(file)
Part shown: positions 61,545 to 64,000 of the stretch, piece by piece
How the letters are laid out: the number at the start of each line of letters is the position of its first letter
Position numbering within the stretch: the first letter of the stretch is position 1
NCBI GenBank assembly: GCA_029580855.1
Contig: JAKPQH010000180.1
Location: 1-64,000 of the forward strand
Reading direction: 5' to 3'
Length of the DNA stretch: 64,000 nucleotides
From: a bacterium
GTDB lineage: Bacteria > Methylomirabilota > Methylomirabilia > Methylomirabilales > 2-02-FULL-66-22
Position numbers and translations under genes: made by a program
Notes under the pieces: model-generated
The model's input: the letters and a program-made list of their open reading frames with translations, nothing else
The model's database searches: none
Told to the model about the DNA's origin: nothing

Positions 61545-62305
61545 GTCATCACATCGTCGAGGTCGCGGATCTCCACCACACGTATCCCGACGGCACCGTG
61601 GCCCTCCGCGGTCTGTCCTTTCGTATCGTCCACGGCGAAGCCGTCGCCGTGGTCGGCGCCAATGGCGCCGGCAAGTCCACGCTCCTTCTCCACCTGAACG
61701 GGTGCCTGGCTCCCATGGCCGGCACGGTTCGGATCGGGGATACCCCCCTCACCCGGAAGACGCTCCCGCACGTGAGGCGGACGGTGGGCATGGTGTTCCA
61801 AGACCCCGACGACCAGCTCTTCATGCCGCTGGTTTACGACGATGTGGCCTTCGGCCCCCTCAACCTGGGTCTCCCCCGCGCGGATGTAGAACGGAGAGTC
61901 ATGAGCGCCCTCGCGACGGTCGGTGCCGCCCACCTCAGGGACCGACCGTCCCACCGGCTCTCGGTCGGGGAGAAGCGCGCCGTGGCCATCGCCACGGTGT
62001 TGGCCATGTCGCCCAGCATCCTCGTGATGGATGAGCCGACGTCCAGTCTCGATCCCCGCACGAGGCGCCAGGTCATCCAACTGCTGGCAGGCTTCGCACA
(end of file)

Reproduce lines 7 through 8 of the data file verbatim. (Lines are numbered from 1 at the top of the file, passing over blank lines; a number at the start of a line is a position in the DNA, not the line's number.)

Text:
Reading direction: 5' to 3'
Length of the DNA stretch: 64,000 nucleotides